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Leonard C. GEORGE, Appellant, v. STATE of Florida, Appellee.

No. 1D15–4171.

Decided: December 18, 2015

Leonard C. George, pro se, Appellant. Pamela Jo Bondi, Attorney General, and Matthew Pavese, Assistant Attorney General, Tallahassee, for Appellee.

In 1994, Appellant was convicted of kidnapping and multiple counts of sexual battery of a victim involving multiple perpetrators. According to the trial court's order denying relief on Appellant's double jeopardy claims, and the portions of trial transcripts attached thereto, Appellant and another person abducted the victim while she was walking home late one evening. Appellant and his co-perpetrator forced the victim into their car, with Appellant repeatedly battering and threatening to kill her, grabbing her by her throat and otherwise terrorizing her. Appellant committed multiple sexual batteries against the victim in the car and forced her to perform oral sex on the co-perpetrator. The victim testified that Appellant also took her money and valuables after forcing her to remove her clothing.

Appellant then forced the victim to his home, where he repeatedly committed sexual batteries against her, telling her to “stop fighting it.” He repeatedly told the victim he would kill her if she made any noise or attempted to escape. After several sexual batteries, he wrapped the victim in a sheet and forced her to sleep next to him, so he could tell if she attempted to escape; she did, and Appellant struck her in the head and again threatened her. He then committed another sexual battery against her the following morning.

In 1995, Appellant was convicted of the following seven counts: Count 1, Kidnapping; Count 3, Aiding and Abetting Sexual Battery by Multiple Perpetrators: Threat of Force Likely To Cause Serious Personal Injury; Count 4, Sexual Battery by Multiple Perpetrators: Threat of Force Likely to Cause Serious Personal Injury: 5) Aiding and Abetting Sexual By Multiple Perpetrators: Threat of Force Likely to Cause Serious Personal Injury; Count 6, Sexual Battery: Threat of Force Likely to Cause Serious Personal Injury; Count 7, Sexual Battery: Threat of Force Likely to Cause Serious Personal Injury; and Count 8, Sexual Battery: Threat of Force Likely to Cause Serious Personal Injury. The jury acquitted Appellant of Count 2, Robbery.

The trial court sentenced Appellant to life in prison for Counts 1, 3, 4, 5 and 6, all to be served concurrently, and 30 years' imprisonment for Counts 6, 7 and 8, with each sentence to be served consecutively to the sentences of life imprisonment. This court affirmed Appellant's convictions and sentences. George v. State, 668 So.2d 606 (Fla. 1st DCA 1996).

Appellant filed a challenge to his convictions and sentences, claiming he was unconstitutionally sentenced “six times for a single offense.” Specifically, Appellant claims his multiple punishments violate the Double Jeopardy Clause of the United States Constitution, asserting that his “conviction(s) and sentence(s) for count(s) III through VIII ․ violate the double jeopardy clause because they constitute multiple punishment (sic) for the same offense(s).”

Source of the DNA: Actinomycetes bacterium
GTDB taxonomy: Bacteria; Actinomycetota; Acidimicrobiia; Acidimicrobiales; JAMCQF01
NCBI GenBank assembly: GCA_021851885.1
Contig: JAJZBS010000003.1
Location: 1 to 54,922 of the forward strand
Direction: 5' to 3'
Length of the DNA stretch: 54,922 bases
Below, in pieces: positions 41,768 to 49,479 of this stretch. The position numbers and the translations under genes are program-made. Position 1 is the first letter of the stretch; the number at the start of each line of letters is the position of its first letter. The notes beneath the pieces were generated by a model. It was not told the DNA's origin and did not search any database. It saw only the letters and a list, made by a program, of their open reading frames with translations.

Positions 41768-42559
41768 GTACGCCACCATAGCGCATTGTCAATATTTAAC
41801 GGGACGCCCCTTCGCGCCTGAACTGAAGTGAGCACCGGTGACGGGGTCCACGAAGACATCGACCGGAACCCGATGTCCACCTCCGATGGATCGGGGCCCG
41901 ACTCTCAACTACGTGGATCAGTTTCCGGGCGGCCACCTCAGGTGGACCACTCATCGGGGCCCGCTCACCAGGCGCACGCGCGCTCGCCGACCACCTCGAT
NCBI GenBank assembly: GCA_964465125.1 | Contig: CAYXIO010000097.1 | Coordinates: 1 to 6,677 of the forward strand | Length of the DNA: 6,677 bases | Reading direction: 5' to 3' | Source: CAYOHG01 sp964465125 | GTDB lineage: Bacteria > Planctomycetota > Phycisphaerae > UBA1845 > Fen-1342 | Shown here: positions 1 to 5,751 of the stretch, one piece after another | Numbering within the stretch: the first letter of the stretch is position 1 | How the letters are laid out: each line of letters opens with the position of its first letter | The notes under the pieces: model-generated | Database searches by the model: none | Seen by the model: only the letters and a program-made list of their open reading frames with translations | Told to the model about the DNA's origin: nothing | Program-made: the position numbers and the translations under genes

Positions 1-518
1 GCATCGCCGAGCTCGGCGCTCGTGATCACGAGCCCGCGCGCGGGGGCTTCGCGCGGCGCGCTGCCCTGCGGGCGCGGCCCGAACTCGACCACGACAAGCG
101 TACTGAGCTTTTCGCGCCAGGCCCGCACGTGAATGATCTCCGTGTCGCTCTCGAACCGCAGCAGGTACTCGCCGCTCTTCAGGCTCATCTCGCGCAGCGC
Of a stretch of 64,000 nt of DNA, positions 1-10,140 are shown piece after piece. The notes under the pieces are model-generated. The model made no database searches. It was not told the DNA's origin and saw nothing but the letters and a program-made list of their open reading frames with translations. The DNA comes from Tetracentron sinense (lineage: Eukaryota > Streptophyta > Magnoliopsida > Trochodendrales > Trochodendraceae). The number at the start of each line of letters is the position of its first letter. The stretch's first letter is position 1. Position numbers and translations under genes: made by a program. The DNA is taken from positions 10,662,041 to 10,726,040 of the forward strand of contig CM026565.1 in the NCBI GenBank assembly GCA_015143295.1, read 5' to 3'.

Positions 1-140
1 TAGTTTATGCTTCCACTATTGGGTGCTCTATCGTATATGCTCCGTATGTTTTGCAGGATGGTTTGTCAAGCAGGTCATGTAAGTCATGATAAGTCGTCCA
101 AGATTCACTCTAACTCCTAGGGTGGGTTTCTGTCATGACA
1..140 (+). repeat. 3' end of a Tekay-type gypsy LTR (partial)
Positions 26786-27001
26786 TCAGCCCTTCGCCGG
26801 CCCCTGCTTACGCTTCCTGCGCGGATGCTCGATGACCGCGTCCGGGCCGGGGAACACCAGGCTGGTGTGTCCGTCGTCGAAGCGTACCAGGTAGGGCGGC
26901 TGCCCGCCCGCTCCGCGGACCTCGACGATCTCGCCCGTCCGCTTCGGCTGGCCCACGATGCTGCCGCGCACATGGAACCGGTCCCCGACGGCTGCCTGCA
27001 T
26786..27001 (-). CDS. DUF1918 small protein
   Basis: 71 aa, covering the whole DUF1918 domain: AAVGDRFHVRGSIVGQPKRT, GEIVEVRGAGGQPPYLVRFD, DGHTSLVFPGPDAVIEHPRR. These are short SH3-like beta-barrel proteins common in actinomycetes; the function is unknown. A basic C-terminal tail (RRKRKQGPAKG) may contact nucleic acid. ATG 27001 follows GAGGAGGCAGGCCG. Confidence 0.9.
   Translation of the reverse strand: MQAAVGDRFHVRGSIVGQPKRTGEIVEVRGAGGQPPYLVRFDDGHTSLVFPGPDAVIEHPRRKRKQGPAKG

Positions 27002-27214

In a very thorough order, the trial court properly denied relief. Double jeopardy challenges to a defendant's convictions are not cognizable in a rule 3.800(a) motion. See State v. Williams, 854 So.2d 215 (Fla. 1st DCA 2005). Here, Appellant is attempting to challenge his convictions, not his sentences, because “although couched as an attack on his sentences, [the appellant's claims are] inherently attacking his convictions because correcting the alleged double jeopardy violation would require vacating an underlying conviction.” Coughlin v. State, 932 So.2d 1224, 1226 (Fla. 2d DCA 2006). Thus, Appellant's claims are not cognizable in a rule 3.800(a) motion, as they are procedurally barred. Cf. Seward v. State, 937 So.2d 767 (Fla. 5th DCA 2006) (holding that double jeopardy challenge to sentences imposed for sale and possession of cocaine was not cognizable in 3.800(a) motion as it was a challenge to convictions, and required an evidentiary hearing to determine factual matters).

Even if Appellant's claims were not barred, which they are, the Florida Supreme Court and this Court have held that multiple punishments for separate and distinct acts of sexual battery during a single criminal episode are not barred by double jeopardy principles. Roberts v. State, 39 So.3d 372 (Fla. 1st DCA 2010), sub nom. State v. Drawdy, 136 So.3d 1209 (Fla.2014); State v. Meshell, 2 So.3d 132, 145 (Fla.2009). The case before us illustrates the rationale of this principle: over a period of hours and at two separate locations, Appellant repeatedly committed acts of sexual violence against the victim, all while threatening to kill or inflict serious personal injury on her should she resist. In addition, Appellant aided and abetted another person in committing sexual battery against the victim. Appellant was properly convicted and sentenced for his multiple and brutal crimes committed against the victim during this horrendous criminal episode.



LEWIS and ROWE, JJ., concur.